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Agronomy Journal Abstract - SOIL & WATER

Storage Efficiency of Off-Season Irrigation


This article in AJ

  1. Vol. 100 No. 4, p. 1185-1192
    Received: July 10, 2007

    * Corresponding author(s): stoner@ksu.edu
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  1. Loyd R. Stone *a,
  2. Freddie R. Lammb,
  3. Alan J. Schlegelc and
  4. Norman L. Klocked
  1. a Dep. of Agron., Throckmorton Hall, Kansas State Univ., Manhattan, KS 66506-5501
    b Kansas State Univ. NW Res. Ext. Ctr., 105 Exp. Farm Road, Colby, KS 67701-1697
    c Tribune Unit, Kansas State Univ. SW Res. Ext. Ctr., 1474 State Highway 96, Tribune, KS 67879-9774
    d Kansas State Univ. SW Res. Ext. Ctr., 4500 E. Mary, Bldg. 924, Garden City, KS 67846-9132. Contrib. 08-7-J, Kansas Agric. Exp. Stn


Water levels in the Ogallala aquifer are declining, and with the resultant decrease in water capacity of wells, irrigators face difficulty in meeting crop water needs. Off-season irrigation is common in the region, although research has shown it is often inefficient. Storage efficiency of off-season irrigation is affected primarily by the amount of water in the soil profile during storage. Because of much interest in off-season irrigation, our objective was to describe the relationship between water storage efficiency and soil profile water content. Through use of simulation results from a water balance model, we calculated net water gain on 15 May that resulted from fall or spring irrigation. Storage efficiency was related with the maximum of soil water (SW) from irrigation to 15 May. Storage efficiency was 90 to 95% of spring, or 80 to 85% of fall net irrigation amount, with SW in the lower half of the available water (AW) zone. As SW increased above ≈55% AW for fall or ≈60% AW for spring irrigation, storage efficiency decreased and approached zero with SW near 100% AW. This analysis will help producers understand water storage efficiency of off-season irrigation and how storage varies with SW.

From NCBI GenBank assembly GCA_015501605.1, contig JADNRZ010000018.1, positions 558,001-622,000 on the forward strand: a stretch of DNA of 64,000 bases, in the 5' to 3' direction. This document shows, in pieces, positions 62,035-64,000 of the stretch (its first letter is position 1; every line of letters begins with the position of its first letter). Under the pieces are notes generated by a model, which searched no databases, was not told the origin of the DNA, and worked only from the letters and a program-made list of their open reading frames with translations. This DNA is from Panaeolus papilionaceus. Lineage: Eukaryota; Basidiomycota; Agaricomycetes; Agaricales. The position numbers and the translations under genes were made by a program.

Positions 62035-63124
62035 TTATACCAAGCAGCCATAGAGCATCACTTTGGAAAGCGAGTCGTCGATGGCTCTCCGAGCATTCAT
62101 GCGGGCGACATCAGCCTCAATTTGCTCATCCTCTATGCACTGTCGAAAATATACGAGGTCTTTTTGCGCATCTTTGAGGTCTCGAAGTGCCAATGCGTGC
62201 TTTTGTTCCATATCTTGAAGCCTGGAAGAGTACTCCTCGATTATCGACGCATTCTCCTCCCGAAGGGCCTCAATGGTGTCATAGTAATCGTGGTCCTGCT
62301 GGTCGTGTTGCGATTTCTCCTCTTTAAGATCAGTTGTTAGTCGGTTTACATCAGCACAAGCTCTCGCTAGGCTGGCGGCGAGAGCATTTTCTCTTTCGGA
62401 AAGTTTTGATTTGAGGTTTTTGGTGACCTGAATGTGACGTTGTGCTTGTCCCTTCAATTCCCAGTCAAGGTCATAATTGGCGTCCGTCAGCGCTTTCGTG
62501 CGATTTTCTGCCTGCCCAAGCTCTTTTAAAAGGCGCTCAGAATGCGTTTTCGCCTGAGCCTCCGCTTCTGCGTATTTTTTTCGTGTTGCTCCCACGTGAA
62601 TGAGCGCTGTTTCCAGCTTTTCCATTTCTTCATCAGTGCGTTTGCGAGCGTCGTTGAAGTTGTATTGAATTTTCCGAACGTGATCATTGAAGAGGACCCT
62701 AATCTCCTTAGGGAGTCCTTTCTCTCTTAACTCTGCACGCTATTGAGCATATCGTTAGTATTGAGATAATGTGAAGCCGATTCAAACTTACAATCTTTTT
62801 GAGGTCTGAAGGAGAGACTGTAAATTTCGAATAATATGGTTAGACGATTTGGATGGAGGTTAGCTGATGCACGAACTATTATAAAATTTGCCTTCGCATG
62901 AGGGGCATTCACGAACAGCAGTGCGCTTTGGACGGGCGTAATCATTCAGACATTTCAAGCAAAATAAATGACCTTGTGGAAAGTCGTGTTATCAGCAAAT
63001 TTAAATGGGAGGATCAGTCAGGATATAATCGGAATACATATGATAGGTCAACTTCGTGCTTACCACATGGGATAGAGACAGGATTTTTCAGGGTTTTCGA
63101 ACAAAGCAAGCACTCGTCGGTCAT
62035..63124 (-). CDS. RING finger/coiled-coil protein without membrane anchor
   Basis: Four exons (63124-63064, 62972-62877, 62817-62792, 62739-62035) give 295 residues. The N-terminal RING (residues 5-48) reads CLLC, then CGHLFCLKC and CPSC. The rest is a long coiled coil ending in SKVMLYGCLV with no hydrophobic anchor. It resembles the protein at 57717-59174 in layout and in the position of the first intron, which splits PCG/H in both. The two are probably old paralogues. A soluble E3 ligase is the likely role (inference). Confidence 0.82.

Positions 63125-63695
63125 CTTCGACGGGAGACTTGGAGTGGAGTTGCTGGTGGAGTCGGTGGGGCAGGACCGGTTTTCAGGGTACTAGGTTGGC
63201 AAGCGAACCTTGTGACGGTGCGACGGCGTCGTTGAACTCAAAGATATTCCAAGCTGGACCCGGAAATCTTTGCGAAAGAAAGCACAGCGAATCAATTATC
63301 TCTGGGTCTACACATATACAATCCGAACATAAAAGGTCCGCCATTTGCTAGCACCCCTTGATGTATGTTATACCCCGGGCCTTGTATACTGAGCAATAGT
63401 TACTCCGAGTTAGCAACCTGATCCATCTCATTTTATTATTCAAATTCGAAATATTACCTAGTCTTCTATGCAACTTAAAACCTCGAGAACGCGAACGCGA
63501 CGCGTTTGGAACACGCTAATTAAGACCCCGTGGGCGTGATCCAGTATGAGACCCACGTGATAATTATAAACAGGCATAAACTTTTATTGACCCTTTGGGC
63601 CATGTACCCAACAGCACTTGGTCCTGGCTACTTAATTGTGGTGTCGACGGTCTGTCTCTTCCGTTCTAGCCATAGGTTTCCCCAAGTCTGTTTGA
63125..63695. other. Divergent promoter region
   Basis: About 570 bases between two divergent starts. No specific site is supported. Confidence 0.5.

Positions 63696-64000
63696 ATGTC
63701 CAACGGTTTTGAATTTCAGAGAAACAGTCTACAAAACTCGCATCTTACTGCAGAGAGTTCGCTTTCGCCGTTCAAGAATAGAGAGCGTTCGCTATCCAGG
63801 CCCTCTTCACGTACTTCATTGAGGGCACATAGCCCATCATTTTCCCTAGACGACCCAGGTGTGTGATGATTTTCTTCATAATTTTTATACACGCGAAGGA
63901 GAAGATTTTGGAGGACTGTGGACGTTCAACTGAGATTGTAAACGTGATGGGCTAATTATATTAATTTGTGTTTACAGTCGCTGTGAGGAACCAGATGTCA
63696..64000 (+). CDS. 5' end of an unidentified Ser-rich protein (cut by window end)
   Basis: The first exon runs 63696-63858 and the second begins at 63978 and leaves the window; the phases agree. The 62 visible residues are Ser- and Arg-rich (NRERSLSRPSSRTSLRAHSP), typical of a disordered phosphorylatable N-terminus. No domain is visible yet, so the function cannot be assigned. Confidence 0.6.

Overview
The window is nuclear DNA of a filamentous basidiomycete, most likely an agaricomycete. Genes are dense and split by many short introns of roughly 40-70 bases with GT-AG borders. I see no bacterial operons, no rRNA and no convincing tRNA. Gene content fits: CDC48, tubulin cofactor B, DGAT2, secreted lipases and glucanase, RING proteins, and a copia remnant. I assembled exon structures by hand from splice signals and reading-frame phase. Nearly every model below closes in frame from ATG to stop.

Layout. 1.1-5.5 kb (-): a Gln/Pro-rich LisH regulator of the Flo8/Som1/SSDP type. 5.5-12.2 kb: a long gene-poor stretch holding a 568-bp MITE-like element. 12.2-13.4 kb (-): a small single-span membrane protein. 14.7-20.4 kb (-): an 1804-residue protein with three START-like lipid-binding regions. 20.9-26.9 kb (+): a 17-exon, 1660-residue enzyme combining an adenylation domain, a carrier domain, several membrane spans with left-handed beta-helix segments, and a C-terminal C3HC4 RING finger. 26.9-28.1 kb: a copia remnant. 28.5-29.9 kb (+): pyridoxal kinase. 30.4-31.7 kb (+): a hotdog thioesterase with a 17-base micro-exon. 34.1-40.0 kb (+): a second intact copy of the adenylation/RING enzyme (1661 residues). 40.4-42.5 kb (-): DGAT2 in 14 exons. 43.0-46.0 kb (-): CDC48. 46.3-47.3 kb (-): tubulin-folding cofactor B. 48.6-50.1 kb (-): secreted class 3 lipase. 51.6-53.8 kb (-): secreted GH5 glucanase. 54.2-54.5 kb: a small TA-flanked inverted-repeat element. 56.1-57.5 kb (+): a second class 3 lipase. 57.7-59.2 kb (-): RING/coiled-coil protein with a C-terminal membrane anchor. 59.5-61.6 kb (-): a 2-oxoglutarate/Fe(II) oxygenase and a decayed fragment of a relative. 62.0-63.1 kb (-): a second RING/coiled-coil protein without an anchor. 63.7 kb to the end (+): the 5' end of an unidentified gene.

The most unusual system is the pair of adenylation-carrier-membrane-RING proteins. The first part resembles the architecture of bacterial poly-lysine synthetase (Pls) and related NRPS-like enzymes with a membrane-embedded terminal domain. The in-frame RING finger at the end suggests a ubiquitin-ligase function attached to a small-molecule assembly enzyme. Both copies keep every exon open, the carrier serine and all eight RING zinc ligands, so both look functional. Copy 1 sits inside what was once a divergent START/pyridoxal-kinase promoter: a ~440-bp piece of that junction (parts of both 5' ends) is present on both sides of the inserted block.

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Copyright © 2008. American Society of AgronomyCopyright © 2008 by the American Society of Agronomy